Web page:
In its ideal use, visual art should be seen in the same way as any other art. It should lift us up to a higher good. Plato literally believed in the existence of the form of Beauty and Good, and as a Catholic, I identify these transcendentals with God. Either way, 2 dimensional cartoons and video games are more suited to this purpose than their 3D counterparts. If not inherently, than at least in a practical sense.

Practically, it is obvious that our cultural mindset is now deadset on pushing 3D graphics toward simplistic realism.

Realism defined as "lots of brown and gray"

2D is now incapable of competing on the "realistic" front, so it is implicitly understood that the decision to make a game in two dimensions is either for cost reasons or to make a statement. Or both. Take the game Limbo:

Also known as "Proof that silhouettes are always creepy"

Even if you've never played this game before, just this screenshot gives you an immediate sense of what the game is all about. It's simplistic art style means that you don't immediately judge it for how well the graphics simply represent what they are. You judge it based on the immediate feeling it gives you, for better or for worse. This game is not memorable for it's story (virtually none), gameplay and controls (not the best), or multiplayer. It is memorable and critically acclaimed for its atmosphere. And that atmosphere would be difficult at best to pull off in a three-dimensional game, much less maintain that atmosphere a year or two after its release. Even if this particular game doesn't lift you up to God, it does expect you to move up and out of the "shoot nazi, repeat" mindset. I won't say it's impossible for a 3D game or CGI laden movie to be expressive and not just imitative (Shadow of the Colossus for example). However, it is extremely rare to find examples of well done visual art not done with 2D in video games. (Remember there is a distinction I'm making between "looks nice" and "well done")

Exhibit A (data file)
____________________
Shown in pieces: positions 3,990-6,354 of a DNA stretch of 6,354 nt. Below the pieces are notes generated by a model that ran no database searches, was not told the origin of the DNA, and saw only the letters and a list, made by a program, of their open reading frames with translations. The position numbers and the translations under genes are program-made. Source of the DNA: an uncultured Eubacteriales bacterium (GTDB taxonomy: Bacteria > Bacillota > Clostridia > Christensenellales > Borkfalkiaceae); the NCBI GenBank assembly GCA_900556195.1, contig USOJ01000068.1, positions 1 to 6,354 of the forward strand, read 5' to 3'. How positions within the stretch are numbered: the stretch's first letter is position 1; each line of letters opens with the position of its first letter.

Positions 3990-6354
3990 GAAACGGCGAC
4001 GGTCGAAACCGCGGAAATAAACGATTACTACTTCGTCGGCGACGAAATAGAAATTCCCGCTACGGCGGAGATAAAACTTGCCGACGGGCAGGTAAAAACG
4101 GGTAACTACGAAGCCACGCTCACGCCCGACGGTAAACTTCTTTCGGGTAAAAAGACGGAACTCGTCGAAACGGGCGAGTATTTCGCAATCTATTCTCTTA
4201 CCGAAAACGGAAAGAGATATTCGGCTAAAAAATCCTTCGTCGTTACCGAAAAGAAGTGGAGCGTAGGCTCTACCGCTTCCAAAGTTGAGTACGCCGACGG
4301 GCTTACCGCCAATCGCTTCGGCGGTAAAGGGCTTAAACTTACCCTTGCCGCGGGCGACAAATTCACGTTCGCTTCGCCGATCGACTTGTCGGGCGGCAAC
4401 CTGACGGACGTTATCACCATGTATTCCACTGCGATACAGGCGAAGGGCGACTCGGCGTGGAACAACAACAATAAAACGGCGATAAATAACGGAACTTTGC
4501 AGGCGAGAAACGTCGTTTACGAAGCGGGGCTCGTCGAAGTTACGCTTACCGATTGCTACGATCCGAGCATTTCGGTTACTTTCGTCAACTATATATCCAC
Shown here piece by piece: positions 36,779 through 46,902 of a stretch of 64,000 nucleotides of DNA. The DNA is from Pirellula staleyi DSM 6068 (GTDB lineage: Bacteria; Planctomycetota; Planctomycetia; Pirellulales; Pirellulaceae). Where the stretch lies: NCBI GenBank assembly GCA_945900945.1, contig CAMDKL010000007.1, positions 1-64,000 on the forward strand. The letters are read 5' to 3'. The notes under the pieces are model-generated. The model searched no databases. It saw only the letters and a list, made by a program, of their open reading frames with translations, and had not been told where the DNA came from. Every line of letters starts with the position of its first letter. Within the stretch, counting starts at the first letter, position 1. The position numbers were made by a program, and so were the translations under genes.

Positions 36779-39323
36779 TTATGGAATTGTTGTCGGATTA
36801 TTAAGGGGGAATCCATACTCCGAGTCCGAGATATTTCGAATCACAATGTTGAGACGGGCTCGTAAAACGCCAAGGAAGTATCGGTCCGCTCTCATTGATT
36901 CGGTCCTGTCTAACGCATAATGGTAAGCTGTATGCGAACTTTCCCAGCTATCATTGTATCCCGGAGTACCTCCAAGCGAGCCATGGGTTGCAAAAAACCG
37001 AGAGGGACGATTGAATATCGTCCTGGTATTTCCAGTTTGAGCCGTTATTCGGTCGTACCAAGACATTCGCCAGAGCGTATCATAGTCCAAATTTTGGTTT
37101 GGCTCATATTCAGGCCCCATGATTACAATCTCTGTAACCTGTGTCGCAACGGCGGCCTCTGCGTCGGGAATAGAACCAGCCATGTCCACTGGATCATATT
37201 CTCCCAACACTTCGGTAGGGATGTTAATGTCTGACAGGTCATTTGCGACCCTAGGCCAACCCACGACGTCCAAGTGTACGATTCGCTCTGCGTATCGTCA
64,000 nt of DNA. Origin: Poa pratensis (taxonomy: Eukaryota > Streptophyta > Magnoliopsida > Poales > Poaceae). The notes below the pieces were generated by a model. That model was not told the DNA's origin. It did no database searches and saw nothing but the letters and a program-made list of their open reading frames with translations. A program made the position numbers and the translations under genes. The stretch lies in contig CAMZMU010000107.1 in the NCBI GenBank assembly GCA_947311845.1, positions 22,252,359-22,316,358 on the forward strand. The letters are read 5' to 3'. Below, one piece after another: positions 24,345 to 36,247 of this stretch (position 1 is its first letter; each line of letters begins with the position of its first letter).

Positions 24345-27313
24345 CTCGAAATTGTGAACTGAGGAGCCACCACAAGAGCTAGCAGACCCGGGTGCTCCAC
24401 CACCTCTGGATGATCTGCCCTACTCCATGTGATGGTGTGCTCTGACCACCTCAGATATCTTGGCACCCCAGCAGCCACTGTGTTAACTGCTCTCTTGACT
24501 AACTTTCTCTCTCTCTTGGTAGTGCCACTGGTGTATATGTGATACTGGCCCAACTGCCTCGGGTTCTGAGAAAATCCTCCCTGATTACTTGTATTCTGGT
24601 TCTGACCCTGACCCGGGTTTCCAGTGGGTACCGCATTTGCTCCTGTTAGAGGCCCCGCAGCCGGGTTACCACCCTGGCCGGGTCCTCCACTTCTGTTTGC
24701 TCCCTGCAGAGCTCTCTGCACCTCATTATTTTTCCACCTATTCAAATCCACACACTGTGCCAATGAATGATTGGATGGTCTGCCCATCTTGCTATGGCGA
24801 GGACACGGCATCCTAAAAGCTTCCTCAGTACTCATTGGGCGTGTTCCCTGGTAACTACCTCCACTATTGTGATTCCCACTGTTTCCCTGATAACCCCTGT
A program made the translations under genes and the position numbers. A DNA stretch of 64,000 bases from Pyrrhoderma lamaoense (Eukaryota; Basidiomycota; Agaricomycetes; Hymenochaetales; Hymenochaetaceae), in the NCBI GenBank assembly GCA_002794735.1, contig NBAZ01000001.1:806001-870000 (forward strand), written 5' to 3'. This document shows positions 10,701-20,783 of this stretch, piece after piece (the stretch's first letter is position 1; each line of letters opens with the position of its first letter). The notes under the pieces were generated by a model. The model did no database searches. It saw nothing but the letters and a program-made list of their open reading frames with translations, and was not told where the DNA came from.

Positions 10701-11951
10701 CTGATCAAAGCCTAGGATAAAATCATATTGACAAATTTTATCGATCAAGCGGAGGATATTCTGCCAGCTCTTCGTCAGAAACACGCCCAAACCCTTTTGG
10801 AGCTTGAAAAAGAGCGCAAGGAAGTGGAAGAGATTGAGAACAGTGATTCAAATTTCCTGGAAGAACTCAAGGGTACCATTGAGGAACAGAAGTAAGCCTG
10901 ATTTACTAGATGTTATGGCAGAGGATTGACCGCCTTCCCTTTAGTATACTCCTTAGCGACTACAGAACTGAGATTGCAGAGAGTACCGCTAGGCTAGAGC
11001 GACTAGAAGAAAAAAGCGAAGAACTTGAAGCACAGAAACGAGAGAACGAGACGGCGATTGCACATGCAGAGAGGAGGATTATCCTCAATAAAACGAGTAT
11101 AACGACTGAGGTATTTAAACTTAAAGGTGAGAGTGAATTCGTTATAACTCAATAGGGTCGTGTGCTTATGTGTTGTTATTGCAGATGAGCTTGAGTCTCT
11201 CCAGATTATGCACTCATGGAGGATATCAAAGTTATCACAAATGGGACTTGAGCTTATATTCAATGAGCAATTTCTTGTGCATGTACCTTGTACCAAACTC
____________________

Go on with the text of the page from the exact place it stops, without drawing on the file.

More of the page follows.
tl;dr: 2D video games and cartoons are a better mechanism for producing visual artistic value than 3D and CGI. And even if you're looking at a game which is not intended to have any artistic value (e.g. Sonic on the Genesis) 2D still provides a more convenient medium to create imaginative and colourful worlds because "realism" is not expected.

Wednesday, June 6, 2012

My Little Pony and Masculinity/Femininity

There is a crisis of manhood in the modern world insofar as we seem to lack the same caliber of man we used to have. Today I wanted to address the issues raised in a recent PBS video on whether bronies are redefining masculinity. Skip to 1:36 for the money part if you're already familiar with the phenomenon of bronies.